by Albert Ellis, PhD
It is certainly a treat to see one of the most bold and influential psychotherapists of our generation in an actual therapy session. Watch Albert Ellis demonstrate his signature style: confrontative, headstrong and steadfastly rational…and remarkably effective in just one session.
Learn to use Rational Emotive Behavior Therapy by watching the originator of the method in a therapy session with Roseanne, whose husband committed suicide in front of her and her baby daughter ten years ago. Ellis immediately points out how Roseanne uses the irrational beliefs of “condemnation” and “demandingness” to keep upsetting herself about the horrible event. Using REBT techniques, he helps Roseanne separate herself from her actions, reframing her belief that “I did a rotten thing/that makes me a bad person” to “I did a rotten thing/that means I made a mistake, but I am not a bad person.” You’ll be impressed at how quickly Ellis’s reframes take root in Roseanne, as she repeats Ellis’s teachings in her own words and from her own heart.
By watching this video, you'll be able to:
Utilize REBT techniques, including defining goals, offering hypotheses about irrational beliefs and new emotions, and disputing inferences.
Teach clients the definition of a rational belief, an irrational belief and the REBT philosophy on human growth.
Integrate Ellis’s use of confrontation, repetition and rational explanation in your own therapy work with clients.
"There is virtually nothing in which I delight more," says Albert Ellis, "than throwing myself into a good and difficult problem." His self-assurance ? some would even say arrogance ? enables him to confront his clients about their beliefs and tell them what is rational and what isn't.
Albert Ellis was born in Pittsburgh in 1913 and raised in New York City. He made the best of a difficult childhood by using his head and becoming, in his words, "a stubborn and pronounced problem-solver." A serious kidney disorder turned his attention from sports to books, and the strife in his family (his parents were divorced when he was 12) led him to work at understanding others. Ellis made it through college in 1934 with a degree in business administration from the City University of New York. His first venture in the business world was a pants-matching business he started with his brother. In 1938, he became the personnel manager for a gift and novelty firm.
Ellis devoted most of his spare time to writing short stories, plays, novels, comic poetry, essays and nonfiction books. By the time he was 28, he had finished almost two dozen full-length manuscripts, but had not been able to get them published.
In 1942 he returned to school, entering the clinical-psychology program at Columbia. He started a part-time private practice in family and sex counseling soon after he received his master's degree in 1943. At the time Columbia awarded him a doctorate in 1947 Ellis had come to believe that psychoanalysis was the deepest and most effective form of therapy. He decided to undertake a training analysis, and "become an outstanding psychoanalyst the next few years." The psychoanalytic institutes refused to take trainees without M.D.s, but he found an analyst with the Karen Horney group who agreed to work with him. Ellis completed a full analysis and began to practice classical psychoanalysis under his teacher's direction.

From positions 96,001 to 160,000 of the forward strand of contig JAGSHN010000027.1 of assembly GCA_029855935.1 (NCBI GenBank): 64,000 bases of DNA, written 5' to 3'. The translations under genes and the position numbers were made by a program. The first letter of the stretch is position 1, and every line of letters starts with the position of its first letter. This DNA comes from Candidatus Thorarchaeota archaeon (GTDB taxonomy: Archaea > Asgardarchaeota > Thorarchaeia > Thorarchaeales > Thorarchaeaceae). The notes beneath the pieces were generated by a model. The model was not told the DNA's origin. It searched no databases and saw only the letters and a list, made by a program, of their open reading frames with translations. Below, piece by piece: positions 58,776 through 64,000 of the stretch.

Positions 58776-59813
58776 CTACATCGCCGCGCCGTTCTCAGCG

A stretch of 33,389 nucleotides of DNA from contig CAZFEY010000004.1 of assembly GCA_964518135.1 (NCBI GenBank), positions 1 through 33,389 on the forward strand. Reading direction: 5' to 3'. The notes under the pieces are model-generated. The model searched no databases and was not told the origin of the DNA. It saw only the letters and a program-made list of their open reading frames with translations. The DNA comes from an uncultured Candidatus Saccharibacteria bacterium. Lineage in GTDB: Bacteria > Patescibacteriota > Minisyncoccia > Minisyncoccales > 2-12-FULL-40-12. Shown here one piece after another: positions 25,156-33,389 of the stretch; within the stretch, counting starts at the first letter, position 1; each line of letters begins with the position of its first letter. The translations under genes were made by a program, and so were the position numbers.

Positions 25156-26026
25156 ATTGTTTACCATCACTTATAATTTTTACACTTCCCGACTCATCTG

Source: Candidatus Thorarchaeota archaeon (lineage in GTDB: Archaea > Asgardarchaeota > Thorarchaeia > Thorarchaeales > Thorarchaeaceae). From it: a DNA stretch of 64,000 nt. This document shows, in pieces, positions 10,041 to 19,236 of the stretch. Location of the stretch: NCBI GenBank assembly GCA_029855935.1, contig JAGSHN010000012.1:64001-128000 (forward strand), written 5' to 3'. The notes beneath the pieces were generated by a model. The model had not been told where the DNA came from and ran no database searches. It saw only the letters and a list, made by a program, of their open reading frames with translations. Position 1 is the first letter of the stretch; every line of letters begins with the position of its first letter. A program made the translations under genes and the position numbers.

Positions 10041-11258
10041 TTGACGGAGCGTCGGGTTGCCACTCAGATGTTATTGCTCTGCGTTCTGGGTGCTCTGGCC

In the late 1940s he taught at Rutgers and New York University, and was the senior clinical psychologist at the Northern New Jersey Mental Hygiene Clinic. He also became the chief psychologist at the New Jersey Diagnostic Center and then at the New Jersey Department of Institutions and Agencies. But Ellis' faith in psychoanalysis was rapidly crumbling. He discovered that when he saw clients only once a week or even every other week, they progressed as well as when he saw them daily. He took a more active role, interjecting advice and direct interpretations as he did when he was counseling people with family or sex problems. His clients seemed to improve more quickly than when he used passive psychoanalytic procedures. And remembering that before he underwent analysis, he had worked through many of his own problems by reading and practicing the philosophies or Epictetus, Marcus Aurelius, Spinoza and Bertrand Russell, he began to teach his clients the principles that had worked for him.
By 1955 Ellis had given up psychoanalysis entirely, and instead was concentrating on changing people's behavior by confronting them with their irrational beliefs and persuading them to adopt rational ones. This role was more to Ellis' taste, for he could be more honest himself. "When I became rational-emotive," he said, "my own personality processes really began to vibrate."
He published his first book on REBT, How to Live with a Neurotic, in 1957. Two years later he organized the Institute for Rational Living, where he held workshops to teach his principles to other therapists. The Art and Science of Love, his first really successful book, appeared in 1960, and he has now published 54 books and over 600 articles on REBT, sex and marriage. He is currently the President of the Institute for Rational-Emotive Therapy in New York, which offers a full-time training program, and operates a large psychological clinic.
"I love my work and work at my loving," Ellis says. "That is the secret of my present unusually happy state."
DVD 48 min. 25 sec.
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